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Gynecol Oncol. 2001 Oct;83(1):72-80.

Role of wide/radical hysterectomy and pelvic lymph node dissection in endometrial cancer with cervical involvement.

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  • 1Department of Obstetrics and Gynecology, Mayo Clinic, Rochester, Minnesota 55905, USA.

Abstract

OBJECTIVE:

The goal of this work was to assess retrospectively the role of wide/radical hysterectomy (RH) and pelvic lymph node dissection (LND) in endometrial cancer with cervical involvement. METHODS; From 1984 to 1993, 82 patients with endometrial cancer and cervical involvement were surgically managed at our institution. Of 57 patients with stage II (59%) or III (41%) disease receiving no preoperative therapy, 22 (39%) had simple hysterectomy (SH) and 35 (61%) had RH. Forty-four patients (77%) had pelvic LND, and 38 (67%) had adjuvant radiotherapy (RT). Median follow-up was 70 months.

RESULTS:

The 5-year disease-related survival (DRS) and recurrence-free survival (RFS) were 73 and 63%, respectively. Five-year DRS and RFS were 68 and 50%, respectively, in the SH group compared with 76% (P = 0.1) and 71% (P = 0.04) in the RH group. Distant recurrences occurred in 45% of patients with SH and in 23% with RH (P = 0.08). Local recurrence rates did not differ significantly. Considering only stage II tumors, we did not observe any recurrence among patients with negative nodes who had RH, irrespective of the administration of adjuvant RT. By contrast, adjuvant RT improved local control (even if not significantly) in stage II patients who had SH. Five-year DRS of stage III patients was 47%, but it was improved by adjuvant RT in the subgroup of patients who had RH. Independent variables associated with prognosis were stage III disease, deep myometrial invasion, RH, and adjuvant RT.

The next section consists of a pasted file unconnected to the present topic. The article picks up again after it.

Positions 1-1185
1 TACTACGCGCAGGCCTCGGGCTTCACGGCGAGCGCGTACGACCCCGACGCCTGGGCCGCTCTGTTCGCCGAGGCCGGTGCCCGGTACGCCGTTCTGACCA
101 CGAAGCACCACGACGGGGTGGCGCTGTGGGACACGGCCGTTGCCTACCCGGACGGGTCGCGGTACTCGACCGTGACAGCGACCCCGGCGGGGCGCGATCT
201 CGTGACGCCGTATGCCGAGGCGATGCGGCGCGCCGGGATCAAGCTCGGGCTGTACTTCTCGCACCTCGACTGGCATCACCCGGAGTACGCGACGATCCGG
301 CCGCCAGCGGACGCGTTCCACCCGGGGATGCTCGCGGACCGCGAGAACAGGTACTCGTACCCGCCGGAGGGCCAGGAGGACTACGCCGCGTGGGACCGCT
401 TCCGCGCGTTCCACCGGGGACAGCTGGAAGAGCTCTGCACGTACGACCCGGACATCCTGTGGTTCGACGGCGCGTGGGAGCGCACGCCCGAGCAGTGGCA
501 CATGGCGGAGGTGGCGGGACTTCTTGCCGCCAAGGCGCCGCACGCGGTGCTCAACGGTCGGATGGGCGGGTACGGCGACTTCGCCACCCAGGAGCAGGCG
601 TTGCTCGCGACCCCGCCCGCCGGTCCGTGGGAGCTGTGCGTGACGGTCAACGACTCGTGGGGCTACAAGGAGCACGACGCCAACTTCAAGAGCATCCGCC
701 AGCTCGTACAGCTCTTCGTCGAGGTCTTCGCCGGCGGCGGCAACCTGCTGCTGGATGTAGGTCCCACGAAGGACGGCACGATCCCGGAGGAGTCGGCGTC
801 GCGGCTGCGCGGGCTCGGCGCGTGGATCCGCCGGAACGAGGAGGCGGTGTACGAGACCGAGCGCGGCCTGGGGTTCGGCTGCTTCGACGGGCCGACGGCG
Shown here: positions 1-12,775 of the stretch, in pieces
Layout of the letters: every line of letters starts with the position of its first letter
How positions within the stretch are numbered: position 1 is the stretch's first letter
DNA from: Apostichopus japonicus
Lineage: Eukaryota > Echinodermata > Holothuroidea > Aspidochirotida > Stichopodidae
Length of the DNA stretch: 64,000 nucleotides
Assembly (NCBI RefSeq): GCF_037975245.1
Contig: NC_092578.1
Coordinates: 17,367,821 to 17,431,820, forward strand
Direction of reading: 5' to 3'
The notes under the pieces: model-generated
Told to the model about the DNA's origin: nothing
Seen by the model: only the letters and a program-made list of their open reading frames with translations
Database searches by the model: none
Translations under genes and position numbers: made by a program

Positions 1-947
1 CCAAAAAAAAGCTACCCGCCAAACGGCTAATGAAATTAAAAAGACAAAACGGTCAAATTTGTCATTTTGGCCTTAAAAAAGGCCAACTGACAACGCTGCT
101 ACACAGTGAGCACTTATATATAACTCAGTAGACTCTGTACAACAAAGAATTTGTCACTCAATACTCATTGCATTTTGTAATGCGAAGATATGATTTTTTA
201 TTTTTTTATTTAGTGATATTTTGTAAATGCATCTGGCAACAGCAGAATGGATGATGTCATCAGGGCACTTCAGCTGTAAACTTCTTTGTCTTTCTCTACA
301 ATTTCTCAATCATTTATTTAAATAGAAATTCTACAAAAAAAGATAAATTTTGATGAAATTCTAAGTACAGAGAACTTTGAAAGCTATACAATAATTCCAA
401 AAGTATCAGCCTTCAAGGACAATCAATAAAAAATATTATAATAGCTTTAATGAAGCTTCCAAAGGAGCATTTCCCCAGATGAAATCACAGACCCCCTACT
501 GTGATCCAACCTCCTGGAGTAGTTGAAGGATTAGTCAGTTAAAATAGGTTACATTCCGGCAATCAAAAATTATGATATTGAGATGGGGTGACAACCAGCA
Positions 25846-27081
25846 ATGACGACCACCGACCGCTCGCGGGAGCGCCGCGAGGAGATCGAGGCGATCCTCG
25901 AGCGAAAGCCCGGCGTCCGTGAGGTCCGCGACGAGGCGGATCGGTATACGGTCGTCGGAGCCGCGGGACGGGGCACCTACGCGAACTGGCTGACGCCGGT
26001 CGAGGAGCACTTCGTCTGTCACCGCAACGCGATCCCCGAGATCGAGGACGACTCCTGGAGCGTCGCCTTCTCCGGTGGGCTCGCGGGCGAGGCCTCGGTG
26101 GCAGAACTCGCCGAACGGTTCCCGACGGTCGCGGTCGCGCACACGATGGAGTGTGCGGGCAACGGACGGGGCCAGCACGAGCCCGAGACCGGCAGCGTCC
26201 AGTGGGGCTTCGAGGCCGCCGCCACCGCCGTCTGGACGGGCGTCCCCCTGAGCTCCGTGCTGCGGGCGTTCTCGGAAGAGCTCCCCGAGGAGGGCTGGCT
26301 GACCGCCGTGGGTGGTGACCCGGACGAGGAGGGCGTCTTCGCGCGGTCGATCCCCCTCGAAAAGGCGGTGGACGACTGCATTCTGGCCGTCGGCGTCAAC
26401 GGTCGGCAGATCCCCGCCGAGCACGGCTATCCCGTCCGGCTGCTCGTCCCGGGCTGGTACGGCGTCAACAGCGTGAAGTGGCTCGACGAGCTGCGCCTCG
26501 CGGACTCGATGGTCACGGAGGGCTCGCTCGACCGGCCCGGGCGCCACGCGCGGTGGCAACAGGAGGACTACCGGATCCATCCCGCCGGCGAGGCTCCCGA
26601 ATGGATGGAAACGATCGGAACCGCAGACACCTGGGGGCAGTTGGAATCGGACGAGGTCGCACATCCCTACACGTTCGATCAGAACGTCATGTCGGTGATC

CONCLUSION:

RH and adjuvant RT appear to improve prognosis in endometrial cancer with cervical involvement. In particular, radical surgery alone is therapeutic in stage II patients with negative nodes, irrespective of the administration of RT. By contrast, RT can possibly improve local control in stage II patients who previously had SH. Overall, stage III patients have a poor prognosis that can be improved by a combination of radical surgery and adjuvant RT; however, associated therapy directed to extrapelvic sites is probably needed in patients with extrauterine disease.

Copyright 2001 Academic Press.

PMID:
11585416
[PubMed - indexed for MEDLINE]
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